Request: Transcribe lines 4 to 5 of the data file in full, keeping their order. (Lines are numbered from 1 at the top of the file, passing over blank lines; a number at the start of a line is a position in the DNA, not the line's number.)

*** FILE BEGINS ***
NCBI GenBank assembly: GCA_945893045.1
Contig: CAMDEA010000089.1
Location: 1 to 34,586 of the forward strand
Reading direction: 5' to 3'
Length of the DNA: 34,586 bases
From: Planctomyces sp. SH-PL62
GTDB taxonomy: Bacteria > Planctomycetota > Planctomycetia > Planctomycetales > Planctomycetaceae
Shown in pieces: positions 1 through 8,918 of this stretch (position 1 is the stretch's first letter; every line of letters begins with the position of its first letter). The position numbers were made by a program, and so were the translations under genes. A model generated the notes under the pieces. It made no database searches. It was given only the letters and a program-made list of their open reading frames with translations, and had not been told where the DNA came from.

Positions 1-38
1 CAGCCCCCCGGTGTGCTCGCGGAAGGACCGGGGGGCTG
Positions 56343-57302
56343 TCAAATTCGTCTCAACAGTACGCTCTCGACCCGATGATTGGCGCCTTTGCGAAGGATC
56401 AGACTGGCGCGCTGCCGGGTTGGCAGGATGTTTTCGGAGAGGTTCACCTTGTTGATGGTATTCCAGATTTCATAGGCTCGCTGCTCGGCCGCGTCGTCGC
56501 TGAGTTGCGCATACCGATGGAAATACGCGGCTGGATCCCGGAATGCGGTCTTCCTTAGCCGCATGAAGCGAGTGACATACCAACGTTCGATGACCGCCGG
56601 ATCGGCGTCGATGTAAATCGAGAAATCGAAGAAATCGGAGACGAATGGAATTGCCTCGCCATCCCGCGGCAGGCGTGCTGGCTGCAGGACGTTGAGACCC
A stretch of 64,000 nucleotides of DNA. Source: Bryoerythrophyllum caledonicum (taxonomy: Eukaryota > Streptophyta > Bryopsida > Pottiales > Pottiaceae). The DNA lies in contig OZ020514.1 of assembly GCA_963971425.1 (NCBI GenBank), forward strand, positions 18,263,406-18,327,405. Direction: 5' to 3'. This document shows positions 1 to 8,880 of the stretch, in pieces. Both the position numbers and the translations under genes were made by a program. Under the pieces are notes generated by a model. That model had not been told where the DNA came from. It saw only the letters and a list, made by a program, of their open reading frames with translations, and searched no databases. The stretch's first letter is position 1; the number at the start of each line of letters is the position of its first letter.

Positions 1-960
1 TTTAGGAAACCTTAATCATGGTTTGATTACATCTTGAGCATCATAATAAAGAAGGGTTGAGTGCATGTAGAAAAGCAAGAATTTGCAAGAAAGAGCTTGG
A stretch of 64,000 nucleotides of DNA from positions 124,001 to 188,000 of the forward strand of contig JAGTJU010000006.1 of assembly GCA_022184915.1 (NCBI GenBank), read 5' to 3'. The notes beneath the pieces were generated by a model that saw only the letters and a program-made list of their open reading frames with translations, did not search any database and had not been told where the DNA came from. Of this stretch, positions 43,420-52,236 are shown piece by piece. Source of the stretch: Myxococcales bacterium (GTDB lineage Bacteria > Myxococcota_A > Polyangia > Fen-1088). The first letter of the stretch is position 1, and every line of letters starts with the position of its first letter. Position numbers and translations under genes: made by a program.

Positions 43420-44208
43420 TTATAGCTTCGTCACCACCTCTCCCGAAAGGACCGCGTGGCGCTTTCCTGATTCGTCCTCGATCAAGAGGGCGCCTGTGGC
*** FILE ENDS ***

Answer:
Reading direction: 5' to 3'
Length of the DNA: 34,586 bases